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Quentin Tarantino Admits This 'Loophole' Might Exclude Star Trek From His 10-Movie Rule

Cineastes of the world rejoice, because Quentin Tarantino may not be retiring quite as soon as we feared.

Yes, you read that right, kids. Per a recent interview with Cinemablend promoting his soon-to-be-released ninth film Once Upon a Time in Hollywood, the famously verbose filmmaker took a minute to address the status of his 10-movie rule — admitting that there may be a "loophole" in his plan to retire after directing his 10th feature film, and that it has a lot to do with whether he steps into the director's chair for that still-in-the-planning-stages Star Trek flick

The nature of that "loophole," you ask? It's the simple fact that Tarantino understands that he has the opportunity to argue that his movie career should end with a wholly original project, and a Star Trek feature simply would not qualify. On the other side of the same coin, though, Tarantino said that if he does commit to the Star Trek film, he would probably ignore the loophole. 

"I actually think, if I was going to do Star Trek, I should commit to it. It's my last movie. There should be nothing left-handed about it. I don't know if I'm going to do that, but that might happen," he explained. 

For those who haven't been paying attention of late, Tarantino's 10-movie rule is a self-imposed decree that the writer-director would leave cinema behind after making 10 films, and spend the rest of his days writing books, and plays, and such. That decree has taken a rather dire turn this year as Once Upon a Time in Hollywood is, in fact, being shopped as "The Ninth Film from Quentin Tarantino," and the two-time Oscar winner has already teased that his 10th (and potentially final) film may well be that big-budget, R-rated Star Trek sequel.   

While we're all eager to see what Tarantino might bring to a franchise flick on the scale of Star Trek, it would seem a bit odd for the notoriously independent filmmaker to end his lauded career by directing a studio-funded tentpole picture, particularly one that finds the director presumably working pre-existing narrative material whether he's written an original screenplay or not. Because whatever you think of Tarantino's work, you have to admit his films to date have delivered some of the most original cinematic spectacle to ever come out of Tinseltown (in spite of their overt "homages" to other films past and present). And, well, there's really no reason to suspect that Once Upon a Time in Hollywood won't be more of the same from the director in terms of grandeur and originality.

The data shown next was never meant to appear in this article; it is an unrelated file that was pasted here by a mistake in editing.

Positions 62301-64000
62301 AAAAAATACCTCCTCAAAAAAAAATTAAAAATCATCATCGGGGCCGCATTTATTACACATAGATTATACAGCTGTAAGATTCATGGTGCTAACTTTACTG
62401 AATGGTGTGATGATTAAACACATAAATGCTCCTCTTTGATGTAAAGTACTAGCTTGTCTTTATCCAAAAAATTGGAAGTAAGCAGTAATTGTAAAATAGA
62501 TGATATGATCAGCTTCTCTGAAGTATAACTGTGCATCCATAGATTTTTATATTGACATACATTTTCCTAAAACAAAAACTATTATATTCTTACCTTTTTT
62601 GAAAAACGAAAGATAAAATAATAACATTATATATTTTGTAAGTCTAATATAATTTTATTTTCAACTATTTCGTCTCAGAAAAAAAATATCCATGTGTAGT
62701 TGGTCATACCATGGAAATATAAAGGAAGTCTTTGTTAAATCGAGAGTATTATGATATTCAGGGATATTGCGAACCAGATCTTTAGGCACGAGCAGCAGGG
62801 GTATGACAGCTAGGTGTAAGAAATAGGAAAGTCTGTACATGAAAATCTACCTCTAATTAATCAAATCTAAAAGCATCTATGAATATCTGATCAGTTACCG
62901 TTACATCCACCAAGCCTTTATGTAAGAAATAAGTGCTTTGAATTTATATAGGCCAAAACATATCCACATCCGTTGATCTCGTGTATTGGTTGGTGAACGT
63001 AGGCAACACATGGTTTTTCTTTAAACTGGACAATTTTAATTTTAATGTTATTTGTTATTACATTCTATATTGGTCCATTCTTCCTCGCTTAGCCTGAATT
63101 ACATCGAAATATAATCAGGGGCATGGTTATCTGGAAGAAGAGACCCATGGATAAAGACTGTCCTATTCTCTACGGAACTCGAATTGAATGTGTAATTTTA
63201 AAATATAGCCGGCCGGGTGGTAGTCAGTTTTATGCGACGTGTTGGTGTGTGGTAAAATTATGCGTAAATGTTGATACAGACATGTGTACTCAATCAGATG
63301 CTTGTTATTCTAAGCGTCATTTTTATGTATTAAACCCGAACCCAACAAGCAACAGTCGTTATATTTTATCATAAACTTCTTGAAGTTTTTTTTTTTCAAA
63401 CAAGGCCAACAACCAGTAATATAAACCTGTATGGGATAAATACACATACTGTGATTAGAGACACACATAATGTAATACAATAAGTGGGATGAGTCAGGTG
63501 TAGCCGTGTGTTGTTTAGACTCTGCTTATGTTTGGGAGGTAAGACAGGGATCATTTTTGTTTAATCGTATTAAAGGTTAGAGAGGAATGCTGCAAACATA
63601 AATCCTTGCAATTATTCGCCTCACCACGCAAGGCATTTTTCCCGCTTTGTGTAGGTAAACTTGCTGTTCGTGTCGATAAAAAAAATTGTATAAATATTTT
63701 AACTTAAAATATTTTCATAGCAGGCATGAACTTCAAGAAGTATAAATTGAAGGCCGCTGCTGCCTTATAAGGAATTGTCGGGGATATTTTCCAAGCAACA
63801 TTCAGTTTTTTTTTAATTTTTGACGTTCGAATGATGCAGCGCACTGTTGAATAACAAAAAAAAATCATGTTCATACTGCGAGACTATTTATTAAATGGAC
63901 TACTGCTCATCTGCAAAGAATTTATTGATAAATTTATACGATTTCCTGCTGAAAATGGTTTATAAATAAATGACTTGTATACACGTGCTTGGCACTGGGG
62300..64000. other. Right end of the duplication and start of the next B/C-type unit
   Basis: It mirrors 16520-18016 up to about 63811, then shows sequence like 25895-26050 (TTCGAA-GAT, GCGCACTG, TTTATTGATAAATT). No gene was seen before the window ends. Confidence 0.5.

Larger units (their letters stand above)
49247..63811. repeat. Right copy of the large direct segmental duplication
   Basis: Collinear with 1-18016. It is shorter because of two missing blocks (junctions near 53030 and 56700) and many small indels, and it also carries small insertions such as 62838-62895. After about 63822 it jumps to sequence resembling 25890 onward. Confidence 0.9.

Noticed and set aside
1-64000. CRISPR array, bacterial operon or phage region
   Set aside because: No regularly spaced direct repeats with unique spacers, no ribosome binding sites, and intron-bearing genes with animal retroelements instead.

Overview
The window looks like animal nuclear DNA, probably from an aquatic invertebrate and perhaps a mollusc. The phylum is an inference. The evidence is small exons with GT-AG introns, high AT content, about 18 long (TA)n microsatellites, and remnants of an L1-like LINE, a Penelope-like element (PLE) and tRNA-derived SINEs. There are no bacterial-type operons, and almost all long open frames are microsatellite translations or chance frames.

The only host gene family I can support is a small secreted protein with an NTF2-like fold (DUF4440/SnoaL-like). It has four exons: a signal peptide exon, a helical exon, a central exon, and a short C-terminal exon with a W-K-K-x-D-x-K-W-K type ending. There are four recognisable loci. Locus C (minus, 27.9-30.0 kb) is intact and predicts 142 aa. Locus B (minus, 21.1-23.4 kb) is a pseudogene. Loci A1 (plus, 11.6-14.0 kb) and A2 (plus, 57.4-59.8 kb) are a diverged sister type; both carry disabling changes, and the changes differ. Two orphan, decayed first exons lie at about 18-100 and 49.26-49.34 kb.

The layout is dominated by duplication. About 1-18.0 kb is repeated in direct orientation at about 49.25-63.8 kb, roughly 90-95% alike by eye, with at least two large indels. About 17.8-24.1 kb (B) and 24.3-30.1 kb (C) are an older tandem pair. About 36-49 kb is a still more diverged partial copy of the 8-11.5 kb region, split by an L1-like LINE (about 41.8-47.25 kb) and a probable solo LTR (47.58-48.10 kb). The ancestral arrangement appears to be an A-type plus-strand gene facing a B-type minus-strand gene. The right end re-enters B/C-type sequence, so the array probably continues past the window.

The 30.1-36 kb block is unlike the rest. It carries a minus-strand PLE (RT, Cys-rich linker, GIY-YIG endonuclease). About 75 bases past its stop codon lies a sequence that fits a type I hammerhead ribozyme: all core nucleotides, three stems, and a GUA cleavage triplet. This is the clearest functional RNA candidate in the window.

Whether Tarantino actually boards the USS Enterprise or not, it's worth noting that the "loophole" which would allow him to direct another movie post Star Trek is hardly the only "loophole" in the director's 10-film decree. First and foremost is the idea that he's only counting "original" projects from his unwieldy oeuvre amongst those 10. That strain of logic would, after all, require Tarantino to disqualify the one truly underrated gem amongst his credits: 1996's low-rent crime classic Jackie Brown — which the writer-director adapted from Elmore Leonard's novel Rum Punch

If we were to venture a little further into the spiraling abyss of Tarantino's "loophole" logic, we'd also need to acknowledge that the nine films he's counting toward his 10-movie rule begin with 1992's Reservoir Dogs, and completely ignores the existence of Tarantino's little-seen 1987 feature debut, My Best Friend's Birthday. Of course, there's also the issue of Tarantino's fast and furious car-chase chiller Death Proof to consider, because even if the film was originally released as the second act of Tarantino's Grindhouse collaboration with Robert Rodriguez, it still chimes with a feature length runtime. Oh, and are we officially acknowledging the Kill Bill double-feature as one or two movies in this timeline? 

As you can see, there are a lot of ins, outs, and possible "loopholes" regarding just how many movies Tarantino has directed to date. So the simple fact remains that if Tarantino wants to make a Star Trek movie, the Star Trek cinematic universe will invariably be all the better for it. And if Tarantino wants to claim a "loophole" allows him to make another movie after that, well, the world of cinema can only benefit from the existence of a new Quentin Tarantino film. Fingers crossed that everyone's favorite grindhouse auteur doesn't overthink the matter too much, and that we don't have to wait too long to find what he's got planned for the future.

Until then, Once Upon a Time in Hollywood (which hits theaters on July 26) is all but certain to sate the appetites of Tarantino fans.